You can use this plugin to automatically put internal links into your content by supplying keywords and phrases that you would like to associate with a particular URL.
If I wanted to create links to the Sophlix homepage, for example, I’d enter something like this into the plugin:
get SEO help, SEO advice, get help with your marketing, http://sophlix.com
If you choose to use this plugin, you need to be very careful.
If all you do is constantly link one- and two-word phrases (e.g., “SEO”, “WordPress”, etc.), you can get penalized.
Always include as many three-word (or longer) phrases as possible for each URL you enter.
Anyone with a local business knows that their SEO needs to be a bit different from everyone else’s.
This plugin is an all-in-one local SEO plugin, and it’s a pretty solid one at that.
The free plan is enough for small sites, but it will be easy to see if it’s worth upgrading.
This plugin has a ton of useful features, most notably:
- all basic local SEO settings
- keyword rank tracking
- competitor analysis
- sitemap generator
- web analytics
The main dashboard is your business information tab, where you can edit all the basic details of your business that show up on Google Maps (address, website, etc.):
As you also might know, citations are a huge ranking factor for local SEO. This plugin monitors most of the popular citation websites so you can make sure that you’re covered on each of them:
Finally, as I mentioned earlier, you can also track any keywords you’re trying to rank for:
All sites get broken links over time—it’s unavoidable. Content that you link to either gets shut down or incorrectly moved without your knowledge.
Having a few broken links isn’t a huge problem, but broken links are a bad thing for your readers. They get excited to click on a link and get disappointed when they see an error page. Obviously, you don’t want to routinely disappoint your readers.
This plugin regularly scans your website for broken links. In the settings panel, you specify how often it does so.
If it does find a broken link, it will send you an email notification of where and which link is broken (enter your email on that settings page). You can then fix it before many people click on it.
Keep your site running fast and smoothly
Having a site that loads fast is important for a good user experience, which is important for good conversion rates.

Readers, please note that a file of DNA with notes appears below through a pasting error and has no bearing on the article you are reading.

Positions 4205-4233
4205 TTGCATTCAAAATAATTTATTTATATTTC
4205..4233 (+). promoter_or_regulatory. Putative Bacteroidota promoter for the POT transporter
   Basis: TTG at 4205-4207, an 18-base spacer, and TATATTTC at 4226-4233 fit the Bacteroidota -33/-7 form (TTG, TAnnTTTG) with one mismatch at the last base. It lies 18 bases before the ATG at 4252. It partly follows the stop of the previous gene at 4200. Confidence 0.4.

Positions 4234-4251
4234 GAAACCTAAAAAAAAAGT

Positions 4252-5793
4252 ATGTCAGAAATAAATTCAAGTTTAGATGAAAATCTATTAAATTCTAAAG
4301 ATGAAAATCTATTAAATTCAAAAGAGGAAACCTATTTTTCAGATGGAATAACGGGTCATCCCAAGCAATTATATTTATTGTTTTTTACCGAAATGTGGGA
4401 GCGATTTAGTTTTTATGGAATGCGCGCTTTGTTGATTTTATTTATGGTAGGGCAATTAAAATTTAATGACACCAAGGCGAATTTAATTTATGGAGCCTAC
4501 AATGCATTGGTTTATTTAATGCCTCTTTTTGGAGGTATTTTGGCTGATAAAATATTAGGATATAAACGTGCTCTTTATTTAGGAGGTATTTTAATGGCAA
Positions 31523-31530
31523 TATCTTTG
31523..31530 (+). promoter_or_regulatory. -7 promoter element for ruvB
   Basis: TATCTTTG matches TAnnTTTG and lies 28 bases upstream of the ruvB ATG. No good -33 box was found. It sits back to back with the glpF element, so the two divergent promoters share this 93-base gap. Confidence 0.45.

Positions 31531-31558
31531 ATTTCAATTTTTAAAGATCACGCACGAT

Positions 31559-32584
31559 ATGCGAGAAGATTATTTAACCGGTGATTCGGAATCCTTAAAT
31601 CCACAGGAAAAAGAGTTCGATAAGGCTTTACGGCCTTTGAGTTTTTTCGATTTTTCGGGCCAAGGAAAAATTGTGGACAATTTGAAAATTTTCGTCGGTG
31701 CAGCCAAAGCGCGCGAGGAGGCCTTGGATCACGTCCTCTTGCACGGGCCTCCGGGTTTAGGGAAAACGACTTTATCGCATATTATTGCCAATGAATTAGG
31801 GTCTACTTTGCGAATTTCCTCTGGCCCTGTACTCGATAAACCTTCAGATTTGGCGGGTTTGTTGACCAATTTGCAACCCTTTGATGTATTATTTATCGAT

In some tests, just a one-second delay in loading speed resulted in a 7% reduction in conversion.
In addition, keeping your site and hosting free of “digital clutter” reduces the chances of something going wrong on the site or with your hosting provider.
The following plugins will help you keep your site clean without too much effort on your part.
It’s, by far, the best spam protection plugin for WordPress. It automatically catches a ridiculously high percentage of spam comments and moves them to your spam comment box before you even see them.
Once you’ve installed the plugin, you’ll need to get an Akismet license.
Under “settings” in the left side menu of your dashboard, click on Akismet. Then click on “get your API key” in the main window:
You’ll need a WordPress.com login to proceed (create a free one if you don’t have one already).
Finally, you can choose your plan. If you choose the basic plan (enough for most sites), you can “name your price.” While you can use the plugin free, giving a few dollars for all the time and trouble it saves you is well worth it.
Caching is a simple principle. Instead of making someone download your entire page’s content every time they visit a page on your site, you can store a few static files in their browser.
This way, they don’t waste time re-downloading redundant data, and you don’t need to waste the bandwidth giving it to them; it’s a win-win.
That’s where it gets way too technical for me and most site owners. Luckily, there are smart people who develop plugins such as W3 Total Cache to do all the complicated stuff for you.
A warning: it’ll take you 30 minutes to an hour to set it up the first time, but it’ll be worth it in the long run.
On the general settings page, you’ll get a basic overview of all the different types of caching. You can enable each of them on that page:
Then, you can use the left side menu to dig into that particular type of caching deeper and customize it for your site:
The reason that this is so important is that it can make a huge difference in loading speed in some cases:
One of the main causes of a bloated page size is unoptimized images.
Most images have lots of junk data that can be stripped away without affecting image quality. This plugin does it automatically.
After you install the plugin, you can manually optimize any picture by going into your media library and clicking “optimize” or “re-optimize”:
For some pictures, you can reduce the file size by 80+%.